But during these same decades, most literate Americans--even most American fans of poetry, which is a far smaller group--had barely heard of Gunn. Poet Elizabeth Bishop, writing to her mentor, Marianne Moore, from San Francisco in 1968, felt obliged to explain who he was, even though by this time he had already published five books (“My Sad Captains” came out in 1961, “Touch” and “Positives” in the mid-1960s). “One poet I’ve met here, almost a neighbor, I like very much, Thom Gunn,” she wrote. “His poetry is usually very good, I think; he’s English but has lived here for a long time.” Gunn’s opinion of Bishop was equally enthusiastic. “She was jolly and hearty and liked a good joke,” he remembers. “And she gave the only really good literary party I ever went to.”
FROM 1972 ON, THOM GUNN HAS EKED OUT A LIVING AS A PART-TIME LECTURER in UC Berkeley’s English department, having given up a tenured position there because he couldn’t stand going to department meetings. He had no health insurance, no retirement plan, not even a single credit card (until, in the 1980s, he finally acquired one so he could purchase airline tickets over the phone). He lived frugally, almost never buying new clothing or hardcover books. His only tangible asset, a house in the Haight-Ashbury district, had been purchased in 1971 with a $3,300 down payment carved from his $10,000 Guggenheim grant; he shared the mortgage costs among several rent-paying housemates.
This is not, however, a tale of penurious merit ultimately rewarded, of ascetic renunciation for the good of Art. This is the tale of choices consciously made on the basis of immediate as well as lasting desires; of pleasures experienced and enjoyed; of a life explored and inhabited so as to render up its manifold possibilities. During all those years, Thom Gunn was having a ball--particularly in the late ‘60s and early ‘70s, San Francisco’s hippie heyday.
“I liked LSD because it broke down categories,” Gunn says now. “But that was what I liked so much about the ‘60s anyway. By your mid-30s, you can get a bit smug, and the ‘60s--and by this I mean the drugs, the concerts in the park, all of it--turned over my assumptions, delayed my middle-aged smugness a little.”
The poems that came out of this period of discovery and self-discovery--poems about LSD, communal orgies, gay bath houses, rock-star deaths, fragmentary memories, nightmarish visions and the Northern California landscape, urban and rural--took up much of the space in Gunn’s next three books, “Moly” (1971), “Jack Straw’s Castle & Other Poems” (1976) and “The Passages of Joy” (1982).
These books did not endear him to his English public. The prevailing sense (as wittily summarized by Glyn Maxwell, a younger British poet) was that here was “a man of decorous, skillful, metrical verse who had for his own reasons become absorbed into an alien culture that gave him alien subjects (like sex), alien backdrops (like sunshine) and, most vexing of all, made his strict forms melt on the page. No longer could he be Our Man Out There like, say, Auden in New York or James Fenton in the Far East, because he seemed to have become Their Man Out There.”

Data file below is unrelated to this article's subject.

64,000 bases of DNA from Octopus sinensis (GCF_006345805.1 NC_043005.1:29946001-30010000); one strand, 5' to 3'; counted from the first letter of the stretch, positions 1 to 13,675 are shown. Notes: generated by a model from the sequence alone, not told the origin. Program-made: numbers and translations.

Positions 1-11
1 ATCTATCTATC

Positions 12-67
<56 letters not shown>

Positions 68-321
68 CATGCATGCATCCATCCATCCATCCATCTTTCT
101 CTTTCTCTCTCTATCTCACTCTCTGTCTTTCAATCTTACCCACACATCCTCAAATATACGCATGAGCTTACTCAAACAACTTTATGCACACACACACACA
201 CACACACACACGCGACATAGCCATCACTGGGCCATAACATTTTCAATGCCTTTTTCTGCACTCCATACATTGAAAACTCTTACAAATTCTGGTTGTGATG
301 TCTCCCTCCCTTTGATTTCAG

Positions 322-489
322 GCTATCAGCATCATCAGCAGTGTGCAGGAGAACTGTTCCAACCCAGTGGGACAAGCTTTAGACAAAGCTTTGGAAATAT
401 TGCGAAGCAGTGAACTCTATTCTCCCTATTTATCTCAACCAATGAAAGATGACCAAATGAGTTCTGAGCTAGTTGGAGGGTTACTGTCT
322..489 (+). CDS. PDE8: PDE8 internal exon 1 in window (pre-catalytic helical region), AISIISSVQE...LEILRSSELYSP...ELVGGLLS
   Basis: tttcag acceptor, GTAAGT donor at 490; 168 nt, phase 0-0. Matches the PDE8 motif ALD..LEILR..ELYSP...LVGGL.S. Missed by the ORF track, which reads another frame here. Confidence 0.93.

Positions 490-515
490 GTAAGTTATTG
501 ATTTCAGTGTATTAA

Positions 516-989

To an extent, this was the point of the whole endeavor: to escape being English. The freedom Gunn gained in 1960s San Francisco was in part the freedom to stop being what he had been brought up to be and become something else, something far less easily defined. He says as much in the last few lines of “The Geysers”:
“ torn from the self in which I breathed and trod I am I am raw meat I am a god “
Or, if not a god, then at any rate a Californian; at the very least an “Anglo American,” as he now calls himself, in imitation of the models of ethnic immigration--Italian American, Hispanic American, Asian American--that can be found so profusely in California.
It’s not true, however, that California made all of Gunn’s British strictness melt away. As a teacher at UC Berkeley, for instance, “he was extremely rigorous,” says dance critic Joan Acocella, who took Gunn’s undergraduate English 100 in 1965. “He made us write a two-page paper every week--he was very strict about the two-page limit--and he always expected from us more sophistication than the other professors did. He gave us idiosyncratic material--more difficult, less lovable than the usual--and then he gave us his reasons for liking it, which were bound up with his moral personality: his reserve, his distance. I’ll never forget what he taught me. He was great.”
The students also found Gunn himself idiosyncratic, and that too appealed to them. Unlike the other professors, Acocella remembers, “He wore leather, he was a poet, we had heard that he was gay, and we knew that he took the bus back to San Francisco every day.” (To this day, Gunn takes the bus back and forth one semester each year to teach at Berkeley. He hasn’t allowed any of his recent fellowships to interfere with his scrupulous, devoted teaching; once, in fact, he nearly turned down a three-year fellowship when it seemed he would have to stop teaching to accept it.)